To examine whether the meaning and interpretation of body image are similar for breast cancer survivors and women without breast cancer.
Women completed the Multidimensional Body Self-Relations Questionnaire—Appearance Scales as part of two studies. There were 469 women with breast cancer and 385 women without breast cancer. Invariance testing was conducted to examine whether the items assessing the body image dimensions were similar, whether the dimensions were interpreted similarly, whether the items were equally salient and meaningful, and whether there were mean differences on the body image dimensions across the two groups.
The meaning and interpretation of body image dimensions related to appearance evaluation and appearance orientation were similar across the groups, yet some group differences were found for overweight preoccupation and body areas satisfaction (and not testable for self-classified weight). Breast cancer survivors reported a small yet significantly higher mean on appearance evaluation and lower mean on appearance orientation compared to the women without breast cancer.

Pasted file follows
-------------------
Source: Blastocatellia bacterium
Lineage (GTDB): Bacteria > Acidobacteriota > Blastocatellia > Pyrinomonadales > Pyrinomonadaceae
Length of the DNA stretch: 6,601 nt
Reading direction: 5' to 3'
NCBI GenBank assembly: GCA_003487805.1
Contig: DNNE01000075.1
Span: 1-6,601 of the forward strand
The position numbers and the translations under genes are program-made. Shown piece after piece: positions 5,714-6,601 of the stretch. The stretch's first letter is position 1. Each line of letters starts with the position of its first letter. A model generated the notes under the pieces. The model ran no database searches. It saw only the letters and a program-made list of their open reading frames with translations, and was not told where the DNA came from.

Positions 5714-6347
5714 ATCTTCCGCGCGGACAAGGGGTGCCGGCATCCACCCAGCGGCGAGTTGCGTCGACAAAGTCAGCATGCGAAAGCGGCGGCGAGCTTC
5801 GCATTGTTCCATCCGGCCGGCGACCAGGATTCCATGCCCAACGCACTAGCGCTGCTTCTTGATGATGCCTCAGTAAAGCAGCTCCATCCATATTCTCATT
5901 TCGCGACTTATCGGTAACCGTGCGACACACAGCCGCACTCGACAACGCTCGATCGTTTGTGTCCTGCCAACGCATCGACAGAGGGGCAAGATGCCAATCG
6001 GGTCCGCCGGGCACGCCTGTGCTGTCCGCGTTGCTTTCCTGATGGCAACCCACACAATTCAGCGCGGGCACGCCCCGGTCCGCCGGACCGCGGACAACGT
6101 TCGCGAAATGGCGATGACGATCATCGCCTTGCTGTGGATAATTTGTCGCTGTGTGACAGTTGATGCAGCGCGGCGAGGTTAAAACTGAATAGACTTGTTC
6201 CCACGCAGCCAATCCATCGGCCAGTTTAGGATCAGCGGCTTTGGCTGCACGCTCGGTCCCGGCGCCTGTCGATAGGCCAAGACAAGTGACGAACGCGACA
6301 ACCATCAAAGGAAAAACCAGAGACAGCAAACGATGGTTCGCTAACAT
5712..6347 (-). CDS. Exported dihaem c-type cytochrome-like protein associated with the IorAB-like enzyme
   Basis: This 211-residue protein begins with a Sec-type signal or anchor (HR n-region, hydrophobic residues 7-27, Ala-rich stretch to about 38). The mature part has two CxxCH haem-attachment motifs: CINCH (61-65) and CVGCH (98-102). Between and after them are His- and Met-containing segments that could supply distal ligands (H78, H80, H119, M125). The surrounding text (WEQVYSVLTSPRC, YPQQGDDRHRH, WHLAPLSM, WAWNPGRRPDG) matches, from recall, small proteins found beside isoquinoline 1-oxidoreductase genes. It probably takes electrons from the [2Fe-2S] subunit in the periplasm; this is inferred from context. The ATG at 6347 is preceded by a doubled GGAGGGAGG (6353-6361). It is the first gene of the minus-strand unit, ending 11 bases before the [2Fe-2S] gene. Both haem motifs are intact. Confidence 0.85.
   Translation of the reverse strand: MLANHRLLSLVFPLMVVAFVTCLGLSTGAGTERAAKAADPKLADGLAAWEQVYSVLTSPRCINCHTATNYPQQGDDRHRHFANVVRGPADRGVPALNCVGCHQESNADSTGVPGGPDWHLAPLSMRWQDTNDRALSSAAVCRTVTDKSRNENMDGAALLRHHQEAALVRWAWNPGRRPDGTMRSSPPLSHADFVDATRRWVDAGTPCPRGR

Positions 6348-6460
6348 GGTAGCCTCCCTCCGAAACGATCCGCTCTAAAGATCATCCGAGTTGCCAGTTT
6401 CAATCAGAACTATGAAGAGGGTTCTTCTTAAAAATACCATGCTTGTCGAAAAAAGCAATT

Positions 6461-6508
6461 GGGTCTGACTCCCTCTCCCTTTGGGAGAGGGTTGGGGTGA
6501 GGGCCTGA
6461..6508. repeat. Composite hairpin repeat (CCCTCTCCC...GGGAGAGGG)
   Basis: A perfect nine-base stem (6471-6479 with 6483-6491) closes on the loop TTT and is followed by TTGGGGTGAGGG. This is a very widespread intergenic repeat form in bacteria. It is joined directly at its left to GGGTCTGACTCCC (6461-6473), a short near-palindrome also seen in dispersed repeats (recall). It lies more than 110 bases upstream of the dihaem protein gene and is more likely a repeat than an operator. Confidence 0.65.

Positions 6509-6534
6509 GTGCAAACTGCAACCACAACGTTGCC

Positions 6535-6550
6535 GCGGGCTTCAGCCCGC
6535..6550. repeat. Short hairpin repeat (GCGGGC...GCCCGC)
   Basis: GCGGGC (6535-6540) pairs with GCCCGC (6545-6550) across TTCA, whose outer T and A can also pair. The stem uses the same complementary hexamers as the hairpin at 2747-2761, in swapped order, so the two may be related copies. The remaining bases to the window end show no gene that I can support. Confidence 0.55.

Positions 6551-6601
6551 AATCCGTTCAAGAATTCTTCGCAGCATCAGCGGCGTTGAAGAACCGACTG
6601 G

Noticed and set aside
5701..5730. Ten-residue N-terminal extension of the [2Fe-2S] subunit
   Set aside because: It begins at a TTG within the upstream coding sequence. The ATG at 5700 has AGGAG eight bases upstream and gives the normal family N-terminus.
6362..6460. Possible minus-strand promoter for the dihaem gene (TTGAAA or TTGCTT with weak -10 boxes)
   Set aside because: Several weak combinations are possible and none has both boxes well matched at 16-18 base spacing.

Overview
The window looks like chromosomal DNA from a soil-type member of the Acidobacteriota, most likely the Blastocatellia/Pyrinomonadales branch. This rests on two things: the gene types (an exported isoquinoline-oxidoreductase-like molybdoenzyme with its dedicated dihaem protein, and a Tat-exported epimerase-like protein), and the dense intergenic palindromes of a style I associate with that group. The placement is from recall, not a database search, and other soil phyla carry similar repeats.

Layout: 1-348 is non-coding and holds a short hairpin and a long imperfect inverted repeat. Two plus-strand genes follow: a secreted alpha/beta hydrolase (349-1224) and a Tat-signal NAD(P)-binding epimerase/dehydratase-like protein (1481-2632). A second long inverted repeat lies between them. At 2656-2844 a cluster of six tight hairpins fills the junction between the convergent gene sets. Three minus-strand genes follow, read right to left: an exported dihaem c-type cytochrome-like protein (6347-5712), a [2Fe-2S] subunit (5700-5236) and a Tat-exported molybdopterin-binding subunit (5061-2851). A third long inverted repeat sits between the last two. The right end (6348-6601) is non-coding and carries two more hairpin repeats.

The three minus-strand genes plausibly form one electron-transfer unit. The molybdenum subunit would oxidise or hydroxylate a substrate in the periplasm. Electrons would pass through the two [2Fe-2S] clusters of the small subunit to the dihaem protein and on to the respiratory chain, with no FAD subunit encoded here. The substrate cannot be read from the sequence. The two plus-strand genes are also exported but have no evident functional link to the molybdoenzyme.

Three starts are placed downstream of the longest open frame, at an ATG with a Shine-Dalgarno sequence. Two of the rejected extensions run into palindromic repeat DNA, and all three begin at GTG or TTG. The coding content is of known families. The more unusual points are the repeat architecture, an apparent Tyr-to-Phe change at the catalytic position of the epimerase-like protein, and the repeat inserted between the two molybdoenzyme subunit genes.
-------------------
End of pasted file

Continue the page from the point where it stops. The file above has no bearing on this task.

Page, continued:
Meaningful comparisons in body image across cancer and non-cancer women can be made using two of the Multidimensional Body Self-Relations Questionnaire—Appearance Scales. The overweight preoccupation subscale could be used to assess body image but should not be used if group mean differences are desirable. Assessing satisfaction with body areas across these groups is not recommended and may introduce systematic bias.